I'm just blocking in the general shapes.
I'm going to swap to the stiffer brush. See how when I go over the top you get all this great texture showing through. And you can hear it on the paint's surface just scrubbing in.
So you can still get some of that broken effect when you're using a stiffer brush onto the smoother surface. In comparison to when we have this smoother brush, you don't get as many breaks into it, you don't get as much textural marks showing because the bristle, they're softer, so they just smooth it out more easily. You'll see here when I take a brush mark there you can really see the texture in the brush mark.
In comparison to when I put it on with this brush, it blends it in more.
So, it can be very handy for painting, the default effects on water just by applying it quite the dry brush. By dry brush I just mean it's wet from the paint but hasn't got any extra water into it.
You can still get some of that effect if you're just lighter with the paint application.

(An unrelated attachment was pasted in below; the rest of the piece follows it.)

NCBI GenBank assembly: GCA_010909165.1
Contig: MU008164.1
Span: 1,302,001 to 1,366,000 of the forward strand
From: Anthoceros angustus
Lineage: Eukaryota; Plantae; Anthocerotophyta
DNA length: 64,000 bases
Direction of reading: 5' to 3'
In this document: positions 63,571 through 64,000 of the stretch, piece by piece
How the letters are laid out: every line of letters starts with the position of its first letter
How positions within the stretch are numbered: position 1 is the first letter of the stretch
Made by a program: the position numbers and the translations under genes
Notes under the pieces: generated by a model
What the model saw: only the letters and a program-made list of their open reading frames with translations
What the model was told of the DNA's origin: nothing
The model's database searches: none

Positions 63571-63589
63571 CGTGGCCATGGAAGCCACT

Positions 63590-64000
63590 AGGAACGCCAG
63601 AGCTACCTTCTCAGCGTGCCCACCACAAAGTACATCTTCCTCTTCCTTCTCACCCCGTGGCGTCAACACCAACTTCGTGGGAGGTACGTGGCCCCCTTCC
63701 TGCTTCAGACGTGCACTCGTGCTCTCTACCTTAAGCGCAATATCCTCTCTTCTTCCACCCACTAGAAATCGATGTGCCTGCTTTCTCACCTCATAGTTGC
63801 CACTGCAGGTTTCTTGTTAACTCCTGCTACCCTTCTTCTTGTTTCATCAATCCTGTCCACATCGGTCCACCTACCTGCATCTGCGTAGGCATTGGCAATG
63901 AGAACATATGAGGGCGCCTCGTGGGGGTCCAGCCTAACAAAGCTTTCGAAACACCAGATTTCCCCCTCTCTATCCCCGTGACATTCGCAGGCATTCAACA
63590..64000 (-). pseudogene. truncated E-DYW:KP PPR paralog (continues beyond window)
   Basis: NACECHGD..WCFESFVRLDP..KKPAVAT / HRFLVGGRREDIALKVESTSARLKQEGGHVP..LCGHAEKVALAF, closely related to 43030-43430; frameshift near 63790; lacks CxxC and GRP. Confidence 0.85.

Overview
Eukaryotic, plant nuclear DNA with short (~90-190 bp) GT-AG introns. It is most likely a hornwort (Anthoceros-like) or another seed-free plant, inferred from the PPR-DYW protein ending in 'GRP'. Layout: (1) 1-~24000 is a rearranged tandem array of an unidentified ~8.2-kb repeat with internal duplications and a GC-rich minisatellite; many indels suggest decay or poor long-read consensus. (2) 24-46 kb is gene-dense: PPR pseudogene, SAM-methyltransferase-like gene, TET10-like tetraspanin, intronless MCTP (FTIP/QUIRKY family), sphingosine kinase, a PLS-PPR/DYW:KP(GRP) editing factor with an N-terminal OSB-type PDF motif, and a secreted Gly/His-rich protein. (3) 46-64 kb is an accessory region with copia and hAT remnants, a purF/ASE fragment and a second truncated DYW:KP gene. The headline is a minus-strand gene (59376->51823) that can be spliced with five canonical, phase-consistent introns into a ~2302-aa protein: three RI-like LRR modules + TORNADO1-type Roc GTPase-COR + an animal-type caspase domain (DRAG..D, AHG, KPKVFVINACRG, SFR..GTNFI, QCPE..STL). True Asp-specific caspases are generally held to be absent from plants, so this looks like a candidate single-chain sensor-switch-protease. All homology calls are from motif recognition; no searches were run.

So there we have our first rough block-in just to illustrate the differences in the effect that can just come from the different qualities of the surface that you're painting on top of.
- Painting color and light with acrylics
- Observing different lighting conditions
- Choosing the right materials and brush size
- Adding texture onto the canvas
- Drawing architecture accurately using verticals and scaling up
- Judging color in isolation to mix harmonious color strings
- Practicing line variation with the rigger brush
- Adding fine lines for architectural detail
- Painting water
- Thinking abstractly to create impressionistic brush marks
- Increasing color saturation
- Injecting a warmth and glow by glazing
- Adding an impressionistic flair with a palette knife